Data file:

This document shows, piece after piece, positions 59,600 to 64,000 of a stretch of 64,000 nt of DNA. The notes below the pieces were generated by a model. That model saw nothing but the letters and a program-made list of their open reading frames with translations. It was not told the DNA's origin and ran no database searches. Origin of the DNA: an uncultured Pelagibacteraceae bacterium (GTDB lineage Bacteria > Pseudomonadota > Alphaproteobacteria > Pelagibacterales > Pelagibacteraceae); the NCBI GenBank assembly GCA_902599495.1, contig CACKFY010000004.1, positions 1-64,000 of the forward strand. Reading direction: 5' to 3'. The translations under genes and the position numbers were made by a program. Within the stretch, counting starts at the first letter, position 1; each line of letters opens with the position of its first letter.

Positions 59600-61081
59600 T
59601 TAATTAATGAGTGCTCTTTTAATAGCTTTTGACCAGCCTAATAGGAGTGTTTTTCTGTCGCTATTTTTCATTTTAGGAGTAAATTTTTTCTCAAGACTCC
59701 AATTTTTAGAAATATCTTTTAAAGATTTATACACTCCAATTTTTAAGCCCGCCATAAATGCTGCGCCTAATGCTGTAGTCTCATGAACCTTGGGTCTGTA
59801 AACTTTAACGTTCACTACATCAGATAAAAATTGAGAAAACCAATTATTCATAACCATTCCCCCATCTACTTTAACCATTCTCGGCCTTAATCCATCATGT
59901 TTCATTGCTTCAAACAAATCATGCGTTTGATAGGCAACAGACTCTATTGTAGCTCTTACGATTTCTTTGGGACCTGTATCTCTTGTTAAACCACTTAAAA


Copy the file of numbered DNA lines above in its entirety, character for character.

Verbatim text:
This document shows, piece after piece, positions 59,600 to 64,000 of a stretch of 64,000 nt of DNA. The notes below the pieces were generated by a model. That model saw nothing but the letters and a program-made list of their open reading frames with translations. It was not told the DNA's origin and ran no database searches. Origin of the DNA: an uncultured Pelagibacteraceae bacterium (GTDB lineage Bacteria > Pseudomonadota > Alphaproteobacteria > Pelagibacterales > Pelagibacteraceae); the NCBI GenBank assembly GCA_902599495.1, contig CACKFY010000004.1, positions 1-64,000 of the forward strand. Reading direction: 5' to 3'. The translations under genes and the position numbers were made by a program. Within the stretch, counting starts at the first letter, position 1; each line of letters opens with the position of its first letter.

Positions 59600-61081
59600 T
59601 TAATTAATGAGTGCTCTTTTAATAGCTTTTGACCAGCCTAATAGGAGTGTTTTTCTGTCGCTATTTTTCATTTTAGGAGTAAATTTTTTCTCAAGACTCC
59701 AATTTTTAGAAATATCTTTTAAAGATTTATACACTCCAATTTTTAAGCCCGCCATAAATGCTGCGCCTAATGCTGTAGTCTCATGAACCTTGGGTCTGTA
59801 AACTTTAACGTTCACTACATCAGATAAAAATTGAGAAAACCAATTATTCATAACCATTCCCCCATCTACTTTAACCATTCTCGGCCTTAATCCATCATGT
59901 TTCATTGCTTCAAACAAATCATGCGTTTGATAGGCAACAGACTCTATTGTAGCTCTTACGATTTCTTTGGGACCTGTATCTCTTGTTAAACCACTTAAAA